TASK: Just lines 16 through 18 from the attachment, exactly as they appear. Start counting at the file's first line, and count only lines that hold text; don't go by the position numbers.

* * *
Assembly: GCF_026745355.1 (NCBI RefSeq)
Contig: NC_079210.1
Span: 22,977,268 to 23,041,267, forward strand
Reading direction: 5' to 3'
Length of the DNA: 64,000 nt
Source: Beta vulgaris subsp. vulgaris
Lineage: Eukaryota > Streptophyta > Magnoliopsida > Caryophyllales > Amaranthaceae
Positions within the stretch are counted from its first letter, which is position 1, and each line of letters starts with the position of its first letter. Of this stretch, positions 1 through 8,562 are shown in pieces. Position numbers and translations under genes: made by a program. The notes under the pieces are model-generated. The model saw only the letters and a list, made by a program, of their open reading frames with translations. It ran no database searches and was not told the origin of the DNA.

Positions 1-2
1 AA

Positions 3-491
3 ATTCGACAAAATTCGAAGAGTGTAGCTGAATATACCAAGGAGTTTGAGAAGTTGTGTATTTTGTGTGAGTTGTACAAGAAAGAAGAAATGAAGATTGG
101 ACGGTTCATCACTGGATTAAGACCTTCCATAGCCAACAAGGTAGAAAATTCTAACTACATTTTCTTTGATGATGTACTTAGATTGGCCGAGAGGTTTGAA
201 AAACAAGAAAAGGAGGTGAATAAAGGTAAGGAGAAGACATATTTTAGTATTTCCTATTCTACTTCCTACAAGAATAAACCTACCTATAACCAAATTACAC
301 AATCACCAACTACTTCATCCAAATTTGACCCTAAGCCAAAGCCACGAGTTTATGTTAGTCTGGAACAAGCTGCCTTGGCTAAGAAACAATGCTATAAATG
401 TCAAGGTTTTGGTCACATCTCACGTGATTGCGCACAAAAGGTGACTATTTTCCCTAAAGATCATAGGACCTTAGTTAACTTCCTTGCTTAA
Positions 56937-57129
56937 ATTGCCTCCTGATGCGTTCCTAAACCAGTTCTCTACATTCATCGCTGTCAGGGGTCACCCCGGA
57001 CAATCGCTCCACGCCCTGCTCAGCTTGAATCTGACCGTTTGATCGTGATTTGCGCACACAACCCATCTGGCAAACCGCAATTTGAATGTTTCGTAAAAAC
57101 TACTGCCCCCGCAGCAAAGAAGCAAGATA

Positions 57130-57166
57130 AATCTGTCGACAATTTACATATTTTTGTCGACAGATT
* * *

401 TCAAGGTTTTGGTCACATCTCACGTGATTGCGCACAAAAGGTGACTATTTTCCCTAAAGATCATAGGACCTTAGTTAACTTCCTTGCTTAA
Positions 56937-57129
56937 ATTGCCTCCTGATGCGTTCCTAAACCAGTTCTCTACATTCATCGCTGTCAGGGGTCACCCCGGA